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Re: URI Comparisons: RFC 2616 vs. RDF

From: Alan Ruttenberg <alanruttenberg@gmail.com>
Date: Tue, 18 Jan 2011 22:55:39 -0500
Message-ID: <AANLkTimB2ohim=4g6EmdhizY-G2AKSMnm6Hg2auCe2yg@mail.gmail.com>
To: Dave Reynolds <dave.e.reynolds@gmail.com>
Cc: nathan@webr3.org, public-lod@w3.org
On Tue, Jan 18, 2011 at 3:47 AM, Dave Reynolds
<dave.e.reynolds@gmail.com> wrote:
>> As for RIF and GRDDL, can anybody point me to the reasons why
>> normalization are not performed, does this have xmlns heritage?
>
> Not as far as I know. At least in RIF we were just trying to b
> compatible with the RDF specs which (cwm not withstanding) do not
> specify normalization other than the IRI-compatible character encoding.
>

Similarly OWL. OWL says, following the sense of the anticipation of
the IRI spec: "Two IRIs are structurally equivalent if and only if
their string representations are identical."

As far as I can tell, you (Dave) are the only person in this
conversation who cites the specification relevant to answering the
question posed.  That specification makes clear, as you have cited,
exactly how RDF interpreters are to compare URI references.

The information on how to fully determine equivalence according to the
URI spec is distributed across a wide and growing number of different
specifications (because it is schema dependent) and could, in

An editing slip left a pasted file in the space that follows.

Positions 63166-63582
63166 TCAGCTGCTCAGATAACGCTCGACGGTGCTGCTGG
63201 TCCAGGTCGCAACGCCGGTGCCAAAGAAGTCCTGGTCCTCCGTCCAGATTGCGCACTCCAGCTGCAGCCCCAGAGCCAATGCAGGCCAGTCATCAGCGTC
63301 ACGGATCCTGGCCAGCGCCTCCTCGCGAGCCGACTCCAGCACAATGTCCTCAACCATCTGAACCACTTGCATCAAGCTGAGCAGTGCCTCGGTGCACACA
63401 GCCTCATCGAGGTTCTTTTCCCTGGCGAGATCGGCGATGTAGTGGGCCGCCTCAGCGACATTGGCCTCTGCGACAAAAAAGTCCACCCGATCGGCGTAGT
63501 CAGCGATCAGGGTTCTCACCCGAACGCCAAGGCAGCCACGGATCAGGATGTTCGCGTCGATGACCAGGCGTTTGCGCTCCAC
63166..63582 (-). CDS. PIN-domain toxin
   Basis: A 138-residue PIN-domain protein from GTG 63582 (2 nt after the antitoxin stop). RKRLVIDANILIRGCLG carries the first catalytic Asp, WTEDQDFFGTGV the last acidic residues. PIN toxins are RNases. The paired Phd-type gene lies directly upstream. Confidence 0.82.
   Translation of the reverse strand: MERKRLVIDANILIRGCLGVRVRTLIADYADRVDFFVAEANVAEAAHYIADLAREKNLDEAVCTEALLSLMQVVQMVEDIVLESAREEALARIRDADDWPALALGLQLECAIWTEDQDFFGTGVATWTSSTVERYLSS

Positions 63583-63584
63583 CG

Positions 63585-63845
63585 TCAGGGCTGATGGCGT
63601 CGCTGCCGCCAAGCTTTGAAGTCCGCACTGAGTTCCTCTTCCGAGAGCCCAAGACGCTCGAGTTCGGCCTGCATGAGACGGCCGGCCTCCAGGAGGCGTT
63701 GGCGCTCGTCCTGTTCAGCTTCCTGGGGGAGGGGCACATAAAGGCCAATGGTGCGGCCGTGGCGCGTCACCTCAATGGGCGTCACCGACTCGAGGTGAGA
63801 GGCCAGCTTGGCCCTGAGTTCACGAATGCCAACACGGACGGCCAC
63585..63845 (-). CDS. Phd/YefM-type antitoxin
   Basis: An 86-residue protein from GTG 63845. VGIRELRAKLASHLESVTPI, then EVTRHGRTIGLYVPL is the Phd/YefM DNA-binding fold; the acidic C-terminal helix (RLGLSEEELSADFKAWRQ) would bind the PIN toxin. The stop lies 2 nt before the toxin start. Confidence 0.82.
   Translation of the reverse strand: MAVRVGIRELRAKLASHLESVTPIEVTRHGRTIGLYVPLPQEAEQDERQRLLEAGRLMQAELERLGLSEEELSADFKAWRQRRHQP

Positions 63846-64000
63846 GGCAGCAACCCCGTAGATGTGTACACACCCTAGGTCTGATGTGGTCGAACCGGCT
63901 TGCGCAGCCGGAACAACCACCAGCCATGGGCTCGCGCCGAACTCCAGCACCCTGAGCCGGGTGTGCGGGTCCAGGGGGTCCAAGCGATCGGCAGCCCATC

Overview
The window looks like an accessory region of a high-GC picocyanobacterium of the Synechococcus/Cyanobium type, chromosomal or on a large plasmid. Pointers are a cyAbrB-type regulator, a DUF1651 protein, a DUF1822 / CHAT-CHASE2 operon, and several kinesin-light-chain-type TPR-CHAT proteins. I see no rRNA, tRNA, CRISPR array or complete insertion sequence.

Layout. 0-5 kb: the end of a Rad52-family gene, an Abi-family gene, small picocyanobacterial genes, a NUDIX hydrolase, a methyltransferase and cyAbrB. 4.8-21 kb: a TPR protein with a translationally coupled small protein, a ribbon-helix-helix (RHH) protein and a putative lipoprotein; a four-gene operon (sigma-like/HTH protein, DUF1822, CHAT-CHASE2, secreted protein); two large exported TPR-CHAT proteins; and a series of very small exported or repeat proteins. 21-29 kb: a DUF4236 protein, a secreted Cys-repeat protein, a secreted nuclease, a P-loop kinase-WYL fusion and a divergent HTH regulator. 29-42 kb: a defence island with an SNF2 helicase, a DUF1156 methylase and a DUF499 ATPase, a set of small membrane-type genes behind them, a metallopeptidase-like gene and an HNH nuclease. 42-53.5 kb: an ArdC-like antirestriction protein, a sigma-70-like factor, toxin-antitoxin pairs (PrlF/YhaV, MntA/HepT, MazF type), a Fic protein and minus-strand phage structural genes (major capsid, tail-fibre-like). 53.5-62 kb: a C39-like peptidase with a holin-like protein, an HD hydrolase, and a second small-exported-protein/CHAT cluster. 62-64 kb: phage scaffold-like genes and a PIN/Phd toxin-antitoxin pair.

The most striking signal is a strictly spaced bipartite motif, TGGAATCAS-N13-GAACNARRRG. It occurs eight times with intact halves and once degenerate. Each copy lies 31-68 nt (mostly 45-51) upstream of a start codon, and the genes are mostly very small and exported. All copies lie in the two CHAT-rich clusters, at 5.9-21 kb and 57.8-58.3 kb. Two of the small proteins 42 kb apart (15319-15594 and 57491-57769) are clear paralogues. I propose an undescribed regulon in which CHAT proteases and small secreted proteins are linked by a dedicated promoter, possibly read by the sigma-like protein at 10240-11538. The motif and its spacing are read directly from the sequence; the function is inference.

principle, change over time. Because of the distributed nature of the
information it is not feasible to fully implement these rules.
Optionally implementing these rules (each implementor choosing where
on the ladder they want to be) would mean that documents written in
RDF (and derivative languages) would be interpreted differently by
different implementations, which is an unacceptable feature of
languages designed for unambiguous communication. The fact that the
set of rules is growing and possibly changing would lead to a similar
situation - documents that meant one thing at one time could mean
different things later, which is also unacceptable, for the same
reason.

David (Wood) clarifies (surprisingly to me as well) that the issue of
normalization could be addressed by the working group. I expect,
however, that any proposed change would quickly be determined to be
counter to the instructions given in the charter on Compatibility and
Deployment Expectation, and if not, would be rejected after justified
objections on this basis from reviewers outside the working group.

-Alan
Received on Wednesday, 19 January 2011 03:56:28 UTC

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